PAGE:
Brookstone School’s cuts for a cure donates hair to cancer patients

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A haircut just means a new look for some, but students at Brookstone School partnered with Pantene Beautiful Lengths to show that for others it can mean a whole lot more.

The partnership is called Cuts for a Cure and it’s an event that invites people to cut eight inches of their hair to be made into free wigs for cancer patients.
    

Kate Wilson, founder of cuts for a cure, says her mother’s bout with cancer inspired her to start up the event back in 2013.

“In 2012 my mom was diagnosed with breast cancer, and she had to get chemo, and it was kind of a helpless time,” she says. “I wanted to do something to help her and so i donated my hair then and i kind of wanted to give girls the same opportunity to do that, or women, or young children, or whoever wanted to.”

According to the American Cancer Society, one woman out of every 8 women in the united states will be diagnosed with breast cancer in their lifetime. That adds up to be about 12.4% of women in the u.s.

Breast cancer patients are not the only recipients of the wigs. Any woman who has been diagnosed and is in need can receive a donation.

Molly Graham, this year’s chairwoman, explains why she thinks cuts for a cure is such a good cause.

“It’s just, like the best cause,” she says. “People are giving up something that’s so important to them and kind of like their shield and their cover up and their just cutting it off to give it to someone else and it’s been really amazing to just work with them and see it all come together today.”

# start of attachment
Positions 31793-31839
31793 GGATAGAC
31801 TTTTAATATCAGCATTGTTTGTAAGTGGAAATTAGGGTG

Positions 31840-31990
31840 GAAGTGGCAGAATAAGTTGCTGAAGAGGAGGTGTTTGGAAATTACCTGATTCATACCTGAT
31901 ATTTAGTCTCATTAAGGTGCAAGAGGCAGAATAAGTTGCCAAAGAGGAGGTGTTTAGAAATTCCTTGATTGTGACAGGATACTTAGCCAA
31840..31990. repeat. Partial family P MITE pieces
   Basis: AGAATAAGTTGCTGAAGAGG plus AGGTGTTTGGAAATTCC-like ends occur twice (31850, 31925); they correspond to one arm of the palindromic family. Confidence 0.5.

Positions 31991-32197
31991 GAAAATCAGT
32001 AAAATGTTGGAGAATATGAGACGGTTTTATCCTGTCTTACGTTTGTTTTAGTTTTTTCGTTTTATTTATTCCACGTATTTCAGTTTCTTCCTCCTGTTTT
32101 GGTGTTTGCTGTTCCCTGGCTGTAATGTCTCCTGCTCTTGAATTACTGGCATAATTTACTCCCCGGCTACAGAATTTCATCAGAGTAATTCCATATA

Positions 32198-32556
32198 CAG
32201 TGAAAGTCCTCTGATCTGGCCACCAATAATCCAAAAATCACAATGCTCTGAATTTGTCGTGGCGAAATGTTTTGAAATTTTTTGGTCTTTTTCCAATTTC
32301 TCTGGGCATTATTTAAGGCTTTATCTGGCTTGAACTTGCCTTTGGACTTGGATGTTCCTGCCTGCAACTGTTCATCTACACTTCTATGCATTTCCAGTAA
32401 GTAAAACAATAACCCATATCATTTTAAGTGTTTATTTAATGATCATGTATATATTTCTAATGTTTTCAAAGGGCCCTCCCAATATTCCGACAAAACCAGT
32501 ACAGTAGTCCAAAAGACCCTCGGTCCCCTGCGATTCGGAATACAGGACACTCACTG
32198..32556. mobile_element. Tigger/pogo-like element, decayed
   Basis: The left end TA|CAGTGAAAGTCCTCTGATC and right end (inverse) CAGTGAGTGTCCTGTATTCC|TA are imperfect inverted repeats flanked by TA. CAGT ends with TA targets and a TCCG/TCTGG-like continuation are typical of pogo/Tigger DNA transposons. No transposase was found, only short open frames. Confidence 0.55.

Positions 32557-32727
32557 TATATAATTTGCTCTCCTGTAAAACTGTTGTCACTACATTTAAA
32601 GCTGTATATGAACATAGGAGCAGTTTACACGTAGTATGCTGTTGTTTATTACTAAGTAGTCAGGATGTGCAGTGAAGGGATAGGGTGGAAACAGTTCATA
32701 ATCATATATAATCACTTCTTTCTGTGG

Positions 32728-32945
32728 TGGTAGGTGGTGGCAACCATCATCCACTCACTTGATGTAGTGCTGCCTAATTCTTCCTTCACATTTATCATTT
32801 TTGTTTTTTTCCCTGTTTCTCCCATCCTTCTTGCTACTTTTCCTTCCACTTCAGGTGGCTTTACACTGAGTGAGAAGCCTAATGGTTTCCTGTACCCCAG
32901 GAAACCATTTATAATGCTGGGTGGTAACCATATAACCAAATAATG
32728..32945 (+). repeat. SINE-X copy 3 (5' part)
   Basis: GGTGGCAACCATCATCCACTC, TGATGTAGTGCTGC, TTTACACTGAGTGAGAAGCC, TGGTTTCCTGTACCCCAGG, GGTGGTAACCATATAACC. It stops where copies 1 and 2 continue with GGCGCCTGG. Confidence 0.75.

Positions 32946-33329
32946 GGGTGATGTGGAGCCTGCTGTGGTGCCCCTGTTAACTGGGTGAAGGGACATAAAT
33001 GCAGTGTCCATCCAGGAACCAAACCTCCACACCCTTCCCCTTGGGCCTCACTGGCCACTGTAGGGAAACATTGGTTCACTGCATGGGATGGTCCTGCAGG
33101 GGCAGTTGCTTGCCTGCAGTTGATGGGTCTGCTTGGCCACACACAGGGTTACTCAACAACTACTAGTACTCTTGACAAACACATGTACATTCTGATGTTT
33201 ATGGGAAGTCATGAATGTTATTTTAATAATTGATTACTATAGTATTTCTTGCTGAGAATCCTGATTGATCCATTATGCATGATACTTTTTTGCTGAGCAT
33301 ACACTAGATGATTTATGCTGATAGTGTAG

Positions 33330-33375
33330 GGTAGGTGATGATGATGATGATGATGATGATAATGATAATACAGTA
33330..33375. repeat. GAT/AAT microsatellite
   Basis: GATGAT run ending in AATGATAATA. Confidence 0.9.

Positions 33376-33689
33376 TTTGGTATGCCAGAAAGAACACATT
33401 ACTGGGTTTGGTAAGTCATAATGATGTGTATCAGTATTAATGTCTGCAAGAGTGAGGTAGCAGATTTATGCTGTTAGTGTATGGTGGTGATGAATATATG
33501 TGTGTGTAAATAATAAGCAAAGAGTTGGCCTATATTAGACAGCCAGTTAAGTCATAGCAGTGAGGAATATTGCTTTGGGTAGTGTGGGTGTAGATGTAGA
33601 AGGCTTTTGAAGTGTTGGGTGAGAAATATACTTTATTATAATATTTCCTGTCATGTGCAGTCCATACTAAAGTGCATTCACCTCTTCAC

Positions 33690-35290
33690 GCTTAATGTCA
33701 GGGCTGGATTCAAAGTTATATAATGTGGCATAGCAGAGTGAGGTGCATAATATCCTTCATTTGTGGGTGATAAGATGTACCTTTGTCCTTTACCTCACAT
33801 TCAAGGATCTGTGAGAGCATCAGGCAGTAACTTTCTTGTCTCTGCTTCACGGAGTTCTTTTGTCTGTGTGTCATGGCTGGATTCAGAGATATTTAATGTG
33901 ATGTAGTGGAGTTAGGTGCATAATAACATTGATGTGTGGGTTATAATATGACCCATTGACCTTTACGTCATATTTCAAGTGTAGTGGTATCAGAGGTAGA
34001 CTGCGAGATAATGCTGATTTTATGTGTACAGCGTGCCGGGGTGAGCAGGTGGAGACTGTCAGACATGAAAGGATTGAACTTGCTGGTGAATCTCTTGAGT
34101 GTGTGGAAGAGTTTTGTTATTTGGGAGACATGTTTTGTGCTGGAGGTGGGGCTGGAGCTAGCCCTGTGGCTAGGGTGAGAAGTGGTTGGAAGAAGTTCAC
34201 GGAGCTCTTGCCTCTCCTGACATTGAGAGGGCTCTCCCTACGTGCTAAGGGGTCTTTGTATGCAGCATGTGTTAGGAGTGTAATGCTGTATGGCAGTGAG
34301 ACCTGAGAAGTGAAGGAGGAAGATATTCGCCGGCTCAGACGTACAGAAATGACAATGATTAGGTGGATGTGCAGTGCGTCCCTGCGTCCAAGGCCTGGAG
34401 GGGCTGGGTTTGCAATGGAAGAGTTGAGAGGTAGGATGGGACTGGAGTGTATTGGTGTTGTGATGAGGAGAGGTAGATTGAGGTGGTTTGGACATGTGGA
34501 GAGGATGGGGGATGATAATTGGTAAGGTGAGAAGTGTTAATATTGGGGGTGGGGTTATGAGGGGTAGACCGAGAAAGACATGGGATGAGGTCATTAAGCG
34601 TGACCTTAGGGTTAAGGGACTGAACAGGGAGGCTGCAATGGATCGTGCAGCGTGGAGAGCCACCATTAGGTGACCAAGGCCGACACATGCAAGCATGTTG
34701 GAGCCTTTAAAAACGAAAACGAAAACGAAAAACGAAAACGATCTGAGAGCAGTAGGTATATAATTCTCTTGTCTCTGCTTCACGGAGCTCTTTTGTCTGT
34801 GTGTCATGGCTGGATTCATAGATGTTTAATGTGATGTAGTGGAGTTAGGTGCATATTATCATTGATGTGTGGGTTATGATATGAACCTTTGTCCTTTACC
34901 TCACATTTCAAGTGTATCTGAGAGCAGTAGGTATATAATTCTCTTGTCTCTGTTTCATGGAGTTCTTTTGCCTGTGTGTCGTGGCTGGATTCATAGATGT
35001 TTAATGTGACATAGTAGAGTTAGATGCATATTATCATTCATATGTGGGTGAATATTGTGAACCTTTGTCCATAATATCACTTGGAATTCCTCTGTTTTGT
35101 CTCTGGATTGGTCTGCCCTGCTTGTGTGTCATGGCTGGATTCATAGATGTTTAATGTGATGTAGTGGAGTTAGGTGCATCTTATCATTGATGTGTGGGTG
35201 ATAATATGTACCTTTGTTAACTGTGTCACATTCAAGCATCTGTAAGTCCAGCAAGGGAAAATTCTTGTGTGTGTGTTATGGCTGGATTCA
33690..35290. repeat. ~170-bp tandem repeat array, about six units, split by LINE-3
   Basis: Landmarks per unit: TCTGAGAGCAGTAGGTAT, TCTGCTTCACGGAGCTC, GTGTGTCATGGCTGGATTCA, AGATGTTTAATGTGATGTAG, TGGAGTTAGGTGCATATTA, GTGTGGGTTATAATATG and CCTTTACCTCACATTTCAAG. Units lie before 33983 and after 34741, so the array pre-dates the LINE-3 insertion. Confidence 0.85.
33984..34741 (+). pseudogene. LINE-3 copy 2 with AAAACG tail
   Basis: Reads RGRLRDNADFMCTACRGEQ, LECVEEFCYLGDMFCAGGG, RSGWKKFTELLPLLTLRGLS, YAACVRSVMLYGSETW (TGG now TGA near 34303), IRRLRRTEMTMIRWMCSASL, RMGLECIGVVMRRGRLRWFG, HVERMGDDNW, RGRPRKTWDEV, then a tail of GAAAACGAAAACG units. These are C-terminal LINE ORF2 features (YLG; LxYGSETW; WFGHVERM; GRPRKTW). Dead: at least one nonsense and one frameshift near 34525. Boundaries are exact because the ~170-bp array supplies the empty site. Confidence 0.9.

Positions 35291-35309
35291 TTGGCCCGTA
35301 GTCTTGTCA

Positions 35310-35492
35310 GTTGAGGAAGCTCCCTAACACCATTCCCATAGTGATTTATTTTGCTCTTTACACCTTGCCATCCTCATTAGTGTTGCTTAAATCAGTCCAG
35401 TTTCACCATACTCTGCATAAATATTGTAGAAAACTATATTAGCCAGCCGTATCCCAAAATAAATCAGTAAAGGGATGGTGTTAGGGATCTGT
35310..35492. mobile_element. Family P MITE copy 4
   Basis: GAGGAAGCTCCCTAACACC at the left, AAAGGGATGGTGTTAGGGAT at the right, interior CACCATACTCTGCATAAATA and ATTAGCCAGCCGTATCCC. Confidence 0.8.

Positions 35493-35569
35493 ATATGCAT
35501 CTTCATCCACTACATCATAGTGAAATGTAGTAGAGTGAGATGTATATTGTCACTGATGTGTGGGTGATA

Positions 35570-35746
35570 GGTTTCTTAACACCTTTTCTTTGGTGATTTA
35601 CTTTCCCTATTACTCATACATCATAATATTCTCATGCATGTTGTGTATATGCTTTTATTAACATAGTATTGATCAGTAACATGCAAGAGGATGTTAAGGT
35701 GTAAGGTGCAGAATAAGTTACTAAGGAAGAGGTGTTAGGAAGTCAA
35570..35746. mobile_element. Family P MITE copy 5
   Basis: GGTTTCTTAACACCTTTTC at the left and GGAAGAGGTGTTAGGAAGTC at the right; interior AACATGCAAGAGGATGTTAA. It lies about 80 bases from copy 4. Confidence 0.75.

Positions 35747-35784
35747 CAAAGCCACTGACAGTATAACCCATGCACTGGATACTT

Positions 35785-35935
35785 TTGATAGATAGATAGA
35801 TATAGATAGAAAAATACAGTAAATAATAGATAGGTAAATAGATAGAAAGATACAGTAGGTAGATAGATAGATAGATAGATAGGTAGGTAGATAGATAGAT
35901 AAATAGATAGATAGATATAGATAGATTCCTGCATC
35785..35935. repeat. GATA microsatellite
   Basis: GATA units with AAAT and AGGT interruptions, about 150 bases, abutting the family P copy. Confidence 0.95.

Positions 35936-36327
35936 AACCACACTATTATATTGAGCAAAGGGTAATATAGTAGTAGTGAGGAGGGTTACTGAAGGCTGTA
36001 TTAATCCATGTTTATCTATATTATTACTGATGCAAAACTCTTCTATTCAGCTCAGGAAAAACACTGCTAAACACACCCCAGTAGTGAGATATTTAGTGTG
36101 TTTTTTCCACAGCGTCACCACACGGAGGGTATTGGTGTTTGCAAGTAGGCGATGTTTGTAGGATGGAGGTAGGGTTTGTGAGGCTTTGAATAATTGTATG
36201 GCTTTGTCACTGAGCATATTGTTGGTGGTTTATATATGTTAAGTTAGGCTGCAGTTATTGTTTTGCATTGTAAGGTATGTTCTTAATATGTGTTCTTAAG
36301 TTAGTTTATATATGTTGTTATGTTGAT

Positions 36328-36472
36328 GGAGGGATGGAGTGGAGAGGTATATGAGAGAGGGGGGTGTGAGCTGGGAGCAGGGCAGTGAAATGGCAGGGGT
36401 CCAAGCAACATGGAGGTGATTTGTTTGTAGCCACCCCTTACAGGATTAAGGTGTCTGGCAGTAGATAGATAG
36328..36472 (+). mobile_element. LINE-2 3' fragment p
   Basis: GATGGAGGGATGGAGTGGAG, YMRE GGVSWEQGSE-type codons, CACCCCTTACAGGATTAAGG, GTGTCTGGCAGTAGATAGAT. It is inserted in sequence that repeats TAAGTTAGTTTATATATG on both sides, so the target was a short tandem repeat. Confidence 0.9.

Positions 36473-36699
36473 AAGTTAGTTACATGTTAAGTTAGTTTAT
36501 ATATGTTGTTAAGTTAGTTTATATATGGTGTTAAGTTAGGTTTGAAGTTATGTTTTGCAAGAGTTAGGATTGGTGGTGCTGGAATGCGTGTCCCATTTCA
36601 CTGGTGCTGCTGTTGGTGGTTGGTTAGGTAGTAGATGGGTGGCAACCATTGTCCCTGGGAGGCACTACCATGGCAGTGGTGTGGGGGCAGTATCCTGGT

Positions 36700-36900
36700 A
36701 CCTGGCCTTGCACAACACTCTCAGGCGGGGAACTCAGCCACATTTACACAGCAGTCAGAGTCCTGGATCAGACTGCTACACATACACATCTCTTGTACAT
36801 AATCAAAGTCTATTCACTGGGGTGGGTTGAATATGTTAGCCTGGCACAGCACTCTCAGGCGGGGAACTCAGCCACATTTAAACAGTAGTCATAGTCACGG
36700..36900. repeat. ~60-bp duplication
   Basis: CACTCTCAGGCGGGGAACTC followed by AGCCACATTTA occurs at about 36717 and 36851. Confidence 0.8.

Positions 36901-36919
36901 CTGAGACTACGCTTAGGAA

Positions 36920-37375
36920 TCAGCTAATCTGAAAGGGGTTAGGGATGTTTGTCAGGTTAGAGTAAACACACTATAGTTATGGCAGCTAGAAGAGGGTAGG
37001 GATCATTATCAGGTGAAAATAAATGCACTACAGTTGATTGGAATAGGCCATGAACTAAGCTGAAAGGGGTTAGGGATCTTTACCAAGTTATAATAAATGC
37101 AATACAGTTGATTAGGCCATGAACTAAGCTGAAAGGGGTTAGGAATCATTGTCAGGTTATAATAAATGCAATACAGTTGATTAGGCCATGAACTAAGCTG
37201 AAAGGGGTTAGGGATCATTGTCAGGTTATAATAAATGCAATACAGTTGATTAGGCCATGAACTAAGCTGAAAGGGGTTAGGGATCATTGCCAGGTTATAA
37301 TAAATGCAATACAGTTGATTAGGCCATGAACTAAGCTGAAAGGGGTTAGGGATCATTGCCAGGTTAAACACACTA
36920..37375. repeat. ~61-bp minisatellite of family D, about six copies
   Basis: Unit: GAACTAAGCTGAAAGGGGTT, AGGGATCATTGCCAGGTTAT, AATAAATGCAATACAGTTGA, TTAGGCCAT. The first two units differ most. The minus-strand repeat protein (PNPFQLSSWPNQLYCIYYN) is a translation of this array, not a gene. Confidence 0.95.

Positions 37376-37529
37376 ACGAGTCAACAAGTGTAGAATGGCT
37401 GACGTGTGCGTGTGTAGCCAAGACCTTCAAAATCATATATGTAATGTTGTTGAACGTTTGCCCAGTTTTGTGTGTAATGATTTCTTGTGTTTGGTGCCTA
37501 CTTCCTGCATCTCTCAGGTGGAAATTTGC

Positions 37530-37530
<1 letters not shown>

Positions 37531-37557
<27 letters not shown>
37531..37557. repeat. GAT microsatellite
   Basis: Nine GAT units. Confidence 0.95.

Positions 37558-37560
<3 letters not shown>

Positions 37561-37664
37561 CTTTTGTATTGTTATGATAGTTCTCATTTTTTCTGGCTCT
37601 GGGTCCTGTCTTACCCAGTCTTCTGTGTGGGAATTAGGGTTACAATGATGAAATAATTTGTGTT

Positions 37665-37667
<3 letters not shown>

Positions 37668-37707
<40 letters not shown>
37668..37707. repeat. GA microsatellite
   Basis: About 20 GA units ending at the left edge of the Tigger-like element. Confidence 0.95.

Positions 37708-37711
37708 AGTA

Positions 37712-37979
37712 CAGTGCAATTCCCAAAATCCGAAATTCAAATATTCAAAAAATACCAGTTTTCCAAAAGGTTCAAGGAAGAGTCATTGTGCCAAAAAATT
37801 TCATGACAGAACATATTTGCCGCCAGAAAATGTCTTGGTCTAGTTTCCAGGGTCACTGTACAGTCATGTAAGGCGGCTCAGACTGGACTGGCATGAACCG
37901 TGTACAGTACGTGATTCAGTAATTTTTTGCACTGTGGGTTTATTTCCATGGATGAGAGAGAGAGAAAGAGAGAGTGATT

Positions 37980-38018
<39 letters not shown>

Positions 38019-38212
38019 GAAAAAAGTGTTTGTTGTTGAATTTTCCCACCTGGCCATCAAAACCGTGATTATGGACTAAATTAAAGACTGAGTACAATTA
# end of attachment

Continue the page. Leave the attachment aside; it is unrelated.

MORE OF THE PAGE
One donor, Ruth Hunter, is a true veteran of the event, making her fourth donation Sunday. She says it is the least she can do to help those in need.

“Eight inches really isn’t as much as you think it is,” she says. “And my hair grows back super super fast and it’s such a small thing that i can do for people that need it the most.”

To donate, participants must have natural hair that has not been dyed and enough hair to cut off eight inches.

Graham encourages those who may not have donated this year to think about the impact the haircut could have on someone else and to reconsider for next time.

“It grows back and it’s more about what you’re doing for someone else,” she says. “I know it is a scary thing but at the end of the day you’re giving hair to someone that just losing all of their hair and you still have hair when you’re done with it.”

Cuts For a Cure is held every two years so if you or anyone you know is interested in donating, hold on to your hair until the next cutting ceremony in 20-20.

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